MARINE CORPS BASE HAWAII, HI, UNITED STATES
MARINE CORPS BASE HAWAII, Hawaii — Marines worked out muscles used in cross-country skiing and acrobatics without leaving Marine Corps Base Hawaii’s main pool.
More than 55 Marines were trained in the new Aquatics Maximum Power-Intense Training program during trainer sessions held May 8 and 9. The AMP-IT program was developed from an Army exercise study but recalibrated to a more intense workout for Marines.
“The program consists of a warm-up, deep water cadence running, shallow water muscle strength and endurance, and a cool down with stretching,” said Kari Hemund, a former Marine Corps Base Hawaii aquatics specialist who is now the aquatics specialist for Headquarters Marine Corps.
Mary Wykle, who has a doctorate and is a specialist in aquatic exercise program development, initially developed the foundation of the program based on results of the study she conducted for the U.S. Army Surgeon General’s office. Hemund collaborated with Wykle, suggesting adding in water towing and resistance to meet the fitness needs of Marines. The two, along with physical therapist Terri Mitchell, have conducted training at Marine Corps installations to teach the program to active duty Marines since September 2012. Mitchell provides guidance on medical issues and adaptations of exercises as needed.
“We’re also providing the Marines with materials to continue learning and training,” Wykle said. “We train the trainers all together so they can start bringing their units to the pool as the ‘amphibious’ part of HITT. The goal is implementing this program to keep them healthy, fit and ready to deploy.”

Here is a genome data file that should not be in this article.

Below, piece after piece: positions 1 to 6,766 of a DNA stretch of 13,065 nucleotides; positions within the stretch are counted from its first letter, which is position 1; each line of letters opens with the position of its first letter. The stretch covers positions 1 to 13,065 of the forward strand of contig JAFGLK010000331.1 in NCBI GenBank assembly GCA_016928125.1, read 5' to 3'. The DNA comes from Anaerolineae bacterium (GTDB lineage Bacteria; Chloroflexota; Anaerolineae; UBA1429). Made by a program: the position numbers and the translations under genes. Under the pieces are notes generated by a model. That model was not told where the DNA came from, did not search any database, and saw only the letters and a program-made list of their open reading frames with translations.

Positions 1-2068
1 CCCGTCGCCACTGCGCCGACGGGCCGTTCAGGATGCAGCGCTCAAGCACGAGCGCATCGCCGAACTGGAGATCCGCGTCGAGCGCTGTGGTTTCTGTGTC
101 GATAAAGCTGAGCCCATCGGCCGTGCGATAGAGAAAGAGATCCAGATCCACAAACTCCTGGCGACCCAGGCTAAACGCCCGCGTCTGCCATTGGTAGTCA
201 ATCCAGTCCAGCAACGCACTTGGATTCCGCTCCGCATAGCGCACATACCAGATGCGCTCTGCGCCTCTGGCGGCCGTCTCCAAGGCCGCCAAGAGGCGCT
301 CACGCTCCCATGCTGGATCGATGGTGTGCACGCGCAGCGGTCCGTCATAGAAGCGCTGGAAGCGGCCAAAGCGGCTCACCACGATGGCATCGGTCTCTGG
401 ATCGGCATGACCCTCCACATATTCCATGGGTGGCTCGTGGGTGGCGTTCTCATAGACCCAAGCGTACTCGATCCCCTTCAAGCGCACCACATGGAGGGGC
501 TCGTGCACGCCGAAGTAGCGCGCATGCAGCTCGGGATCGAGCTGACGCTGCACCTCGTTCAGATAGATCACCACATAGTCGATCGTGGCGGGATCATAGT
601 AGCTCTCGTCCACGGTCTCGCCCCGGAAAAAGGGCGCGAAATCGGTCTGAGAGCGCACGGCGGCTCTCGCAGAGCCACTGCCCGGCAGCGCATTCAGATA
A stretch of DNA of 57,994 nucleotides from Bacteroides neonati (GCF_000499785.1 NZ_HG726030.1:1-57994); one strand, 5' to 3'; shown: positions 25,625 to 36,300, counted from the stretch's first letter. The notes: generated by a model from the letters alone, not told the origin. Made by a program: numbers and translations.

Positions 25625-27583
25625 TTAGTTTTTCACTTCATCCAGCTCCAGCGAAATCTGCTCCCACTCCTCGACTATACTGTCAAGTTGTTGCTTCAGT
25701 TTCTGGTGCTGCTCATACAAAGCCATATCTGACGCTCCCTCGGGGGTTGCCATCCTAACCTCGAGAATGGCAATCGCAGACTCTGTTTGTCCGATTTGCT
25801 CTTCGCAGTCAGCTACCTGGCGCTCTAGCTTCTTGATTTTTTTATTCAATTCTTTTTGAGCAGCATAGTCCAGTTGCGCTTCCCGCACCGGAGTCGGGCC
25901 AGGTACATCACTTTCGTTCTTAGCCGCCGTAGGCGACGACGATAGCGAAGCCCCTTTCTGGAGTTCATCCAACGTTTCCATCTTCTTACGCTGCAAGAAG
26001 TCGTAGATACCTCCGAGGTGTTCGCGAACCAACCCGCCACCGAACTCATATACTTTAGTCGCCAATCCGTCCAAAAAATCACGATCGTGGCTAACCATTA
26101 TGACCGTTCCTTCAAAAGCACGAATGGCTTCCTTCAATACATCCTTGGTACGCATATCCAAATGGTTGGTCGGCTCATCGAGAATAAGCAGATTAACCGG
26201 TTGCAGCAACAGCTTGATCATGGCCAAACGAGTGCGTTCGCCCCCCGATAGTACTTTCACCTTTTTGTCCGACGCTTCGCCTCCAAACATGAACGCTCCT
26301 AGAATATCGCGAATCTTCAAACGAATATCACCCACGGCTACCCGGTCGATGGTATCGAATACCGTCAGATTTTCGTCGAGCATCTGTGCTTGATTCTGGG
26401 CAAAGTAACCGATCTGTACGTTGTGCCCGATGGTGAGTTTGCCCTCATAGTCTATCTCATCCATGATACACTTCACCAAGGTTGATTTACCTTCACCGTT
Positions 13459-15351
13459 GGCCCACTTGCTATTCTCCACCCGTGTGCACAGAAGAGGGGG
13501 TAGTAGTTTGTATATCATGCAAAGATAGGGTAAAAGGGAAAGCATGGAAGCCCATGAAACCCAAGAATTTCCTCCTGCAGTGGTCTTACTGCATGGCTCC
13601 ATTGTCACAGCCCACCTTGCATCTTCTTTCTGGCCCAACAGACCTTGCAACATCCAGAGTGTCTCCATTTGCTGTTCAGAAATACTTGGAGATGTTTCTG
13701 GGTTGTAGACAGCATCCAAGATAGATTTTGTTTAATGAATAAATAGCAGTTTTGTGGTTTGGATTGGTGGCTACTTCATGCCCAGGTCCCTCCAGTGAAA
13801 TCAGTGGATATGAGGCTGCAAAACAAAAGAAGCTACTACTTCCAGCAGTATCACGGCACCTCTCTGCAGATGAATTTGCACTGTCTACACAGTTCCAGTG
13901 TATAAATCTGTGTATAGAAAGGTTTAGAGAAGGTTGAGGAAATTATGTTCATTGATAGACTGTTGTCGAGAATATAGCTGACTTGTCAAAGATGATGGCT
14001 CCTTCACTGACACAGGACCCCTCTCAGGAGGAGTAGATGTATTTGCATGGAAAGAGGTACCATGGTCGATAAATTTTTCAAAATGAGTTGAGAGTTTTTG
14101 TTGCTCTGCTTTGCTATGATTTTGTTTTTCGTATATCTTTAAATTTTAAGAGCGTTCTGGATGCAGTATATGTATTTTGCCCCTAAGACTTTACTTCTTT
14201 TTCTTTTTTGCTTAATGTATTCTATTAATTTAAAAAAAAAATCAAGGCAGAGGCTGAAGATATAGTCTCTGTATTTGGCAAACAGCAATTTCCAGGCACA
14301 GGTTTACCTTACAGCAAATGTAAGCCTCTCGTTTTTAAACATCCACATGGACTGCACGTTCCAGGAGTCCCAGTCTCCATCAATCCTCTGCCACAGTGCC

The Marines learned exercises at three separate stations, located at different parts of the pool.
“Using this training will give us another tool,” said Sgt. Savanna Tardif, a Corporals Course instructor with the Staff Noncomissioned Officer Academy. “This can offer more variety for students and broaden their horizons.”
Hemund and MCCS procured specialized aquatic equipment to enhance and intensify the training. During one portion of training, Hemund provided monitors to Marines to track their heart rates.
“I could feel my legs and mid-core especially during the workout,” said Lance Cpl. Marcom Gomes, a rifleman with Kilo Company, 3rd Battalion, 3rd Marine Regiment. “At the end of the towing, I pulled so much my heart rate was 185.”
Sinking their hearts into AMP-IT, the Marines rose to meet the challenge.
||MARINE CORPS BASE HAWAII, HI, US
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